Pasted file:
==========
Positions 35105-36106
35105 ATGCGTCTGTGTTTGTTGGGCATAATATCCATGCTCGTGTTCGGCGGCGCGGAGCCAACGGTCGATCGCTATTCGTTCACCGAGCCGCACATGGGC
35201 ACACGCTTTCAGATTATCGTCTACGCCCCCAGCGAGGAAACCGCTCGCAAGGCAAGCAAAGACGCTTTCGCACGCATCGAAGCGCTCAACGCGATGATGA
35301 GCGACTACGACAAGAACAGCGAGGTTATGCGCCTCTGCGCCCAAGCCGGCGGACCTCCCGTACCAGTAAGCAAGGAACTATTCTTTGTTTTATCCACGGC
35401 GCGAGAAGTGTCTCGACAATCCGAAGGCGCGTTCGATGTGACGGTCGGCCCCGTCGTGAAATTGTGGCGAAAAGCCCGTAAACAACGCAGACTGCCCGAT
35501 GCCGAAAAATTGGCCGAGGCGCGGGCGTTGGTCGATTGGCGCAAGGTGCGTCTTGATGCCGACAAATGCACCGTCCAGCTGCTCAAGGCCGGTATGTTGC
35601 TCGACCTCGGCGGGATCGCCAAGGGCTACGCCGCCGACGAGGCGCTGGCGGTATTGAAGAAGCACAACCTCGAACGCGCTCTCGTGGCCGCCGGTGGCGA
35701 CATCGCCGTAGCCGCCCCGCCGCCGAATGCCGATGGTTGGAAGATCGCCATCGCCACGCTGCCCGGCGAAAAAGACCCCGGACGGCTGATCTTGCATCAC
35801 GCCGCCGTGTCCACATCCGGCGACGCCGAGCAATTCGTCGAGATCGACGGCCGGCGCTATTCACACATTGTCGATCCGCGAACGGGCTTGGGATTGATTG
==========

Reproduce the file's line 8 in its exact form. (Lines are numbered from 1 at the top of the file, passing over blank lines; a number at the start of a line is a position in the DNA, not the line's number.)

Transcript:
35701 CATCGCCGTAGCCGCCCCGCCGCCGAATGCCGATGGTTGGAAGATCGCCATCGCCACGCTGCCCGGCGAAAAAGACCCCGGACGGCTGATCTTGCATCAC